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Sammie's Friends

Nevada County Animal Shelter

14647 McCourtney Road

Grass Valley, CA  95949

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Sammie’s Friends is a 501(c)(3) non-profit corporation.  The mission of Sammie's Friends is to provide medical care for the animals at the Nevada County Animal Shelter, making them adoptable, and to support other disadvantaged animals in Nevada County that without help would continue to suffer or would be euthanized.  Sammie’s Friends also operates the Nevada County Animal Shelter at 14647 McCourtney Road.

Kennel Hours:

Monday-Saturday

12:00-4:00 pm

Main: (530) 471-5041

Cat House: (530) 274-1955

1.     Take your new dog on a long walk before you enter the home for the first time.  When you do enter the home, keep your dog on leash for better control.  Remember, it will take time for your new dog to listen to your commands and understand that you are their new pack leader.

2.     DO NOT allow your dog to approach your cat yet.  Dogs show respect by keeping distance.  Keep your dog on a short leash and practice walking by your cat a few times.  When you walk by the cat with your dog, don't just walk straight by; rather, ask your dog to give the cat a little extra space as you walk by--dogs always give a little demi-circle of space around an animal they respect, so as you walk by your cat, with the leash, ask your dog to give that little half circle.  If your dog stretches his nose towards the cat, that is a social behavior and praise your dog, but still do NOT let them meet face to face yet.

3.     Keep your voice tone low, soft and quiet.  This will keep your dog much calmer than a high pitched excited voice.

4.     Ask your dog to sit, and stay, while on leash, and then YOU step forward and pet your cat withOUT letting your dog approach.  This shows your dog the cat is to be respected.

5.     Give your cat a high spot to sit on in all areas of the house, or at least the areas most frequented by the family, so that your cat can look down at the dog and feel more secure.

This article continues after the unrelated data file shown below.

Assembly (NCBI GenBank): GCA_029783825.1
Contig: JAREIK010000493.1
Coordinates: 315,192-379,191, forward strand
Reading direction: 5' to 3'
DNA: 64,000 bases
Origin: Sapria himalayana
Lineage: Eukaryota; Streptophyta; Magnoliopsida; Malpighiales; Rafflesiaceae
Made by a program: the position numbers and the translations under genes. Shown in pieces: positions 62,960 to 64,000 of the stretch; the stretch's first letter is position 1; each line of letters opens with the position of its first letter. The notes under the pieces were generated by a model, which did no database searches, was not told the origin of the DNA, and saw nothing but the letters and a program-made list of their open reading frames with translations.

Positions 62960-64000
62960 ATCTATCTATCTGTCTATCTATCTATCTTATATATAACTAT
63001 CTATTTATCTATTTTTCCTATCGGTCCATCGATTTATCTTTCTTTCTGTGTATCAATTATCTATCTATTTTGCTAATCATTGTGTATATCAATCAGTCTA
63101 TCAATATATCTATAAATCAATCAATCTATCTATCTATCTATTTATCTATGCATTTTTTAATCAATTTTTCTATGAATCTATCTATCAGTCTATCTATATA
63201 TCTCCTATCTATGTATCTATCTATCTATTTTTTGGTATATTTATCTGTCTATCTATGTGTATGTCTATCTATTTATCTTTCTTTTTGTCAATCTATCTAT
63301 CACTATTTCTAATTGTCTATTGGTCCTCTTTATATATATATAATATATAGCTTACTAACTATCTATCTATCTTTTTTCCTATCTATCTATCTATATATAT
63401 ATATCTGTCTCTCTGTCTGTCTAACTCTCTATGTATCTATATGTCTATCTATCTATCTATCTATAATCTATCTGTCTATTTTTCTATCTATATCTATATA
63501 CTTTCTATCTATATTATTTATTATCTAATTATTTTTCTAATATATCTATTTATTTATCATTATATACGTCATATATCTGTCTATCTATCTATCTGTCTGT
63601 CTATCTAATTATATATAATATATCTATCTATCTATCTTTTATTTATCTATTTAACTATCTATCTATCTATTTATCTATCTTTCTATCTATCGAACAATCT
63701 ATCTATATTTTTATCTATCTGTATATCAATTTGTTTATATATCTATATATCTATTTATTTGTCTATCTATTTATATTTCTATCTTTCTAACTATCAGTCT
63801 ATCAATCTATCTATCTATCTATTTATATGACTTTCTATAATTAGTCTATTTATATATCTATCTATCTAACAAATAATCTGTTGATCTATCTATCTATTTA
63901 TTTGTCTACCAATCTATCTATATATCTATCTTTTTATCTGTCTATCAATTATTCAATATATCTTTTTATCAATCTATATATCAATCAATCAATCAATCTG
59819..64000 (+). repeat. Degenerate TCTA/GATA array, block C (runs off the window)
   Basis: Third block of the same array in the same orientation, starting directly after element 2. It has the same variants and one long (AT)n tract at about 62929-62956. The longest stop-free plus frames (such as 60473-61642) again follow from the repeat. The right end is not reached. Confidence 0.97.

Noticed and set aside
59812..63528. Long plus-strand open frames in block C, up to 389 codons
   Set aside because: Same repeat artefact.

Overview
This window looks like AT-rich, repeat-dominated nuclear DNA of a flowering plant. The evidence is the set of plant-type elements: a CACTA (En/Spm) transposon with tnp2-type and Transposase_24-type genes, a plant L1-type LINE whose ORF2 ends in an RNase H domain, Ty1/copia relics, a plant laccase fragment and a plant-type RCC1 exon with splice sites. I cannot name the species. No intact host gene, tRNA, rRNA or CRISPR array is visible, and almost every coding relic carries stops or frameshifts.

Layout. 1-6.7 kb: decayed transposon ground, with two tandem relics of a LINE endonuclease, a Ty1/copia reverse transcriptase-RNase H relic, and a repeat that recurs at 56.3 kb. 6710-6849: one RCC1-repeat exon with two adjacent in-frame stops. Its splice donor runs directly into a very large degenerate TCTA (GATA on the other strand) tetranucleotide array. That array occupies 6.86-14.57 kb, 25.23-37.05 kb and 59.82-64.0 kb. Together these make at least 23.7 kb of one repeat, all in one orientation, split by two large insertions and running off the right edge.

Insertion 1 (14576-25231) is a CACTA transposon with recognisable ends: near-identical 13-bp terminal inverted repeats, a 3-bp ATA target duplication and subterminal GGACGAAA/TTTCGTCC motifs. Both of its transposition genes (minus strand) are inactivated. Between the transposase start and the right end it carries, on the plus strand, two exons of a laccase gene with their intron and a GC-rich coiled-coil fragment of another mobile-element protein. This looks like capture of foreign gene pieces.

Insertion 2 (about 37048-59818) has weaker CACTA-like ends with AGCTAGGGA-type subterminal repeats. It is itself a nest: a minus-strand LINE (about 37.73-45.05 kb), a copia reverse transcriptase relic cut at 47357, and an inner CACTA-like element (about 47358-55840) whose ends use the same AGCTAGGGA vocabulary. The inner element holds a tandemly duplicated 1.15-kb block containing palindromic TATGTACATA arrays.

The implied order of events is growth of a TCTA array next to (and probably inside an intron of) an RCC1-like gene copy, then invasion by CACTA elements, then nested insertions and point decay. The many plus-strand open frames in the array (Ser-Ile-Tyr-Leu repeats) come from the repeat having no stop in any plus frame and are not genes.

Tips to help introduce your new dog to your cat (peacefully).

6.     When your cat comes up to be affectionate, ask your dog to stay two to three feet away while you give affection to your cat.  This once again shows the dog the cat is to be respected.

7.     Practice this for a least 1-2 days before you let your dog get face-to-face with your cat.  Dogs tend to react most when a cat is running, so a good way to get over that is to put your dog on leash, have a strong-smelling treat handy (cheese or meat), and keep his focus while using a cat toy to make your cat run around.  This will help desensitize the dog to the cat's motion, and help your cat get comfortable around the dog as well.

8.     BE PATIENT.  Cats will usually hide for a while, so make sure they have lots of high areas in which to feel safe.  If they don't, they will hide under things, and that encourages the dog to seek out the cat, as dogs are natural diggers and like to hunt things that are hiding.  Giving high spots for your cat to be comfortable will eliminate that problem.

9.     When in doubt, put your dog on a leash around the house and ask him to stay with you.  You can clip the leash to your belt and simply ask your dog to follow you around the house for a while until you feel more comfortable about the cat-dog interaction.  The less chances your new dog has to make mistakes in the beginning, the less likely problems will occur.

10.     Don't hestitate to give more affection to the cat than the dog.  The cat should be ABOVE the dog in hierarchy, as this will make them get along much better and more quickly.  The more you ask for your dog to give distance to the cat while you are petting them, the more respect your dog will show to your cat.  Keep your dog in the same area, though, so they realize they are still part of the family, and get a good chance to watch your interactions with the cat and learn the desired concept more effectively.